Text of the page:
For the majority of the race, it would be the white Lamborghini of Seale trying to find a way past the bright orange Porsche. Ultimately it would come to a head at Oggies just after the safety car restart.

Seale lunged up the inside of Chamberlain but couldn’t stop in time and clattered into the side of the Porsche, ultimately ending its race. Seale didn’t get off scot-free either as his pace dramatically reduced and was passed by Ben Dimack in the RAW Motorsport Radical RXC GT3 on the final lap.

A crucial move by the Radical as it secured them the class victory from Seale and Paul Bailey brought the Brabham home third in class after a quiet race.

Race 2 saw yet another blinding launch by the 935 who managed to briefly take the lead from Richard Neary before settling back into second.

It also marked another collision for Seale as he punted John Dhillon’s Lamborghini and dropped to the very back of the field.

Ultimately, it was a quiet race in class with Chamberlain dropping out after mechanical issues struck and the RAW Radical just not showing the pace it did in the earlier race. And with Seale at the back, it was left to Paul Bailey to keep his nose clean, which he did.

Handing over to Ross Wylie, the car truly came alive. Setting fastest lap after fastest lap, he was on a charge to catch the Tecserv Nissan now piloted by former British GT GT4 champion, Will Tregurtha. Taking seconds per lap out of the Nissan, it would be a last-lap pass which didn’t affect class position but did secure an overall podium position in third, taking the first win for the Brabham BT62 project.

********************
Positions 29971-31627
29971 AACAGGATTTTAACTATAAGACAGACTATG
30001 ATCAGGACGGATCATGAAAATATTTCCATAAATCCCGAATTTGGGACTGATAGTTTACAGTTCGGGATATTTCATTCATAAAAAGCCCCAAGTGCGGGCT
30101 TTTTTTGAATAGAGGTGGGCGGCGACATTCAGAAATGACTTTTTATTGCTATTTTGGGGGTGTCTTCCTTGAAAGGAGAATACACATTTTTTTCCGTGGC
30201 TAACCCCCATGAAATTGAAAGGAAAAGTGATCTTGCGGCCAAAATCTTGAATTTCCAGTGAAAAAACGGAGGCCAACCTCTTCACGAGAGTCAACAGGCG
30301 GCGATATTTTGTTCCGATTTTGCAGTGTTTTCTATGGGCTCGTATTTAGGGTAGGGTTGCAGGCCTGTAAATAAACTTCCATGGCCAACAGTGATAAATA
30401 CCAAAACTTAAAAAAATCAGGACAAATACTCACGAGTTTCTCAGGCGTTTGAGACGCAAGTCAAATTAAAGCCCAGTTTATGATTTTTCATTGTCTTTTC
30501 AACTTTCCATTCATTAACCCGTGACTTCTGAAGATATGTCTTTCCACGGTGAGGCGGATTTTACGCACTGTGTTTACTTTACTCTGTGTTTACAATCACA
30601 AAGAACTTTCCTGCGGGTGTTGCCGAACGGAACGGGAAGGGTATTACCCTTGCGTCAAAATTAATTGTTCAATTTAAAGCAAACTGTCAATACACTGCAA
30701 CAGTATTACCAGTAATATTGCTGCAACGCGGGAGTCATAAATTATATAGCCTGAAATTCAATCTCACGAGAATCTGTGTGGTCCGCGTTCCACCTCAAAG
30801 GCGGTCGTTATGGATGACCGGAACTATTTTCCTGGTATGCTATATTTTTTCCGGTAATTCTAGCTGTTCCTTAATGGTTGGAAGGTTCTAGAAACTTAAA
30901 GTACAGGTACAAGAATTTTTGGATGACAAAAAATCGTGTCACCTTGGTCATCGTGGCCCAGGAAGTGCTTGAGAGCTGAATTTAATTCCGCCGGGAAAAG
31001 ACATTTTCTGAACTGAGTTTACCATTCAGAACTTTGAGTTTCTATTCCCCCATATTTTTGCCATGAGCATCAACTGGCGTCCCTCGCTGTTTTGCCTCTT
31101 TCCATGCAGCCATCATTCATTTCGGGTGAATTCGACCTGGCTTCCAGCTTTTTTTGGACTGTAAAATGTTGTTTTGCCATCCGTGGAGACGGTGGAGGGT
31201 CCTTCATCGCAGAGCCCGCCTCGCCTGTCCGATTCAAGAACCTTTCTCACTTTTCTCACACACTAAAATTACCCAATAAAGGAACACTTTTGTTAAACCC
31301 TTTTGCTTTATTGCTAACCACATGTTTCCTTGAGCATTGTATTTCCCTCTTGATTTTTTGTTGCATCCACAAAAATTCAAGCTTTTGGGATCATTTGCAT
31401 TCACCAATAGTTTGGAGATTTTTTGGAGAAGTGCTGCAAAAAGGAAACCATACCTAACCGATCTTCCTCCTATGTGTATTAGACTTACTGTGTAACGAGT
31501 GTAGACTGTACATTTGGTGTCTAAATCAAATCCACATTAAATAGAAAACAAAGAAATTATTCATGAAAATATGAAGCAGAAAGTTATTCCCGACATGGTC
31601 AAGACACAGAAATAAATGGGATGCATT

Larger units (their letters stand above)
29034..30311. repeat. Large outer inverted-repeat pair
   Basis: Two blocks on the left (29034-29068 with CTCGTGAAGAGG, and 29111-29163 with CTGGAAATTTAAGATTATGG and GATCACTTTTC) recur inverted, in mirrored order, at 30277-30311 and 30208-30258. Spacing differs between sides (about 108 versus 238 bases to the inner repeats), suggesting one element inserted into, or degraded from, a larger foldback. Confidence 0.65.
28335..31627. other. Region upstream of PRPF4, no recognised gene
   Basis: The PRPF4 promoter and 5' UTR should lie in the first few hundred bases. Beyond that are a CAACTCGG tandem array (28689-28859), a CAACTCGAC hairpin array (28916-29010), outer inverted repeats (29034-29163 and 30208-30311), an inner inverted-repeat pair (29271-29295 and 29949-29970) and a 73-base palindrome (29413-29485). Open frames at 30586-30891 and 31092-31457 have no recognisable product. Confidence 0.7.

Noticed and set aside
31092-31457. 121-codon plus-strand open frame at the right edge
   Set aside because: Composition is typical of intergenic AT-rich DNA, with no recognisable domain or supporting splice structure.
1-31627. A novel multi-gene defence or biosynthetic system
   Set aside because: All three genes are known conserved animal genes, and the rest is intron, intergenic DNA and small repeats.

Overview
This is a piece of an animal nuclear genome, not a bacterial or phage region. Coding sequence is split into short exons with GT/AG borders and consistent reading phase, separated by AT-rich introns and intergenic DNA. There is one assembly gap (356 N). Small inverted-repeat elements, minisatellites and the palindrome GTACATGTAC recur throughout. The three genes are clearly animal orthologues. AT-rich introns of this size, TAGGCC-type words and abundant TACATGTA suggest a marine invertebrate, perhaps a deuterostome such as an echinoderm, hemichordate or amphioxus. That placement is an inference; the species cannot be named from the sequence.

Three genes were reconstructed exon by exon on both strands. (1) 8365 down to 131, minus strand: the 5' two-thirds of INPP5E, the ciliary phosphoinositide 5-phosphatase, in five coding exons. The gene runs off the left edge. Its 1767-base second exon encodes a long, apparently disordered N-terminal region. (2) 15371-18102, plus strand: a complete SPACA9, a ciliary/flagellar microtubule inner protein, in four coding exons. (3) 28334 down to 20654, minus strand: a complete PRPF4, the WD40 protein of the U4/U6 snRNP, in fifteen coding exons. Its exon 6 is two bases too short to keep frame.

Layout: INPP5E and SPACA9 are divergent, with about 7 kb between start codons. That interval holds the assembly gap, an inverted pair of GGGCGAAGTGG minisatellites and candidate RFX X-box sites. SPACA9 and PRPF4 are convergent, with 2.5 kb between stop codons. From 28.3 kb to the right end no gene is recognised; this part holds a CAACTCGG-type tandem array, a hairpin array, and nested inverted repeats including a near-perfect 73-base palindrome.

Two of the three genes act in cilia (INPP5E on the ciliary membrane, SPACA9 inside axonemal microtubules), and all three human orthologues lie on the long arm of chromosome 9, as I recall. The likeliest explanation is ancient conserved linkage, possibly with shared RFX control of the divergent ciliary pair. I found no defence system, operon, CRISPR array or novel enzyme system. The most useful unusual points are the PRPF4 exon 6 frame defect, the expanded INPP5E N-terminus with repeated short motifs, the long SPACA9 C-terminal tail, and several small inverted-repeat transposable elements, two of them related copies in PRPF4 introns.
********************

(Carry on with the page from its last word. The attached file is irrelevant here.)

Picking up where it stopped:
Jamie Stanley took over from Seale and brought the car home second in class with the Radical coming home a distant third.

Race 3 would be the last for GTO this weekend. Chamberlain’s Porsche required significant repairs, so they didn’t compete during any of Sunday’s action.

The race itself saw no finishers as the Radical hit serious mechanical issues whilst the remaining two cars came to blows.

Seale driving once again looked to make a move around the outside of Coram (giving him the inside line to Murrays) but misjudged his speed and smashed into the side of the Brabham before embedding himself in the tire wall. This put both cars out immediately with the damage on the Brabham too much to fix before the final race.

The JMH Lamborghini ultimately was declared responsible for the incident and disqualified from Sunday’s sprint race and banned from the final race of the day with the same penalty as Leo Machitski was slapped with last time out at Brands Hatch.

This left no winners for race 3 and no starters for race 4.


Yet another dominant performance from Topcats Racing saw Jensen Lunn and Warren Gilbert sweep the weekend’s races to maintain their overall and class championship lead.

Such was their pace over the weekend that they continually mixed with the tail end of the GT3 field, unheard of in a Huracán Super Trofeo. Only a mechanical issue in race 2 saw them drop down the field but with the two Stanbridge Motorsport cars having already retired, their class lead was not in jeopardy.

Chris Kemp and Stuart Hall now are 71 points adrift of the class lead and already it looks as if Topcats have the momentum on their side to claim the GTC title.


Sam Randon continued his championship fight in good style by winning both of Saturday’s races in dominant fashion. The Porsche driver coupled with co-driver, Richard Marsh, expertly controlled his Team HARD Porsche 911 GT3 Cup to worry the competition heading into day two.

Ultimately, it wasn’t Randon who scored the glory the next day, it was rather Nick Phelps in the Valluga Racing Porsche 911 GT3 Cup. The sprint race would see Phelps take his first-class win in the championship after scoring two podiums on Saturday, coming home a lap clear of James Hillery in the 24/7 Motorsport Porsche and Randon.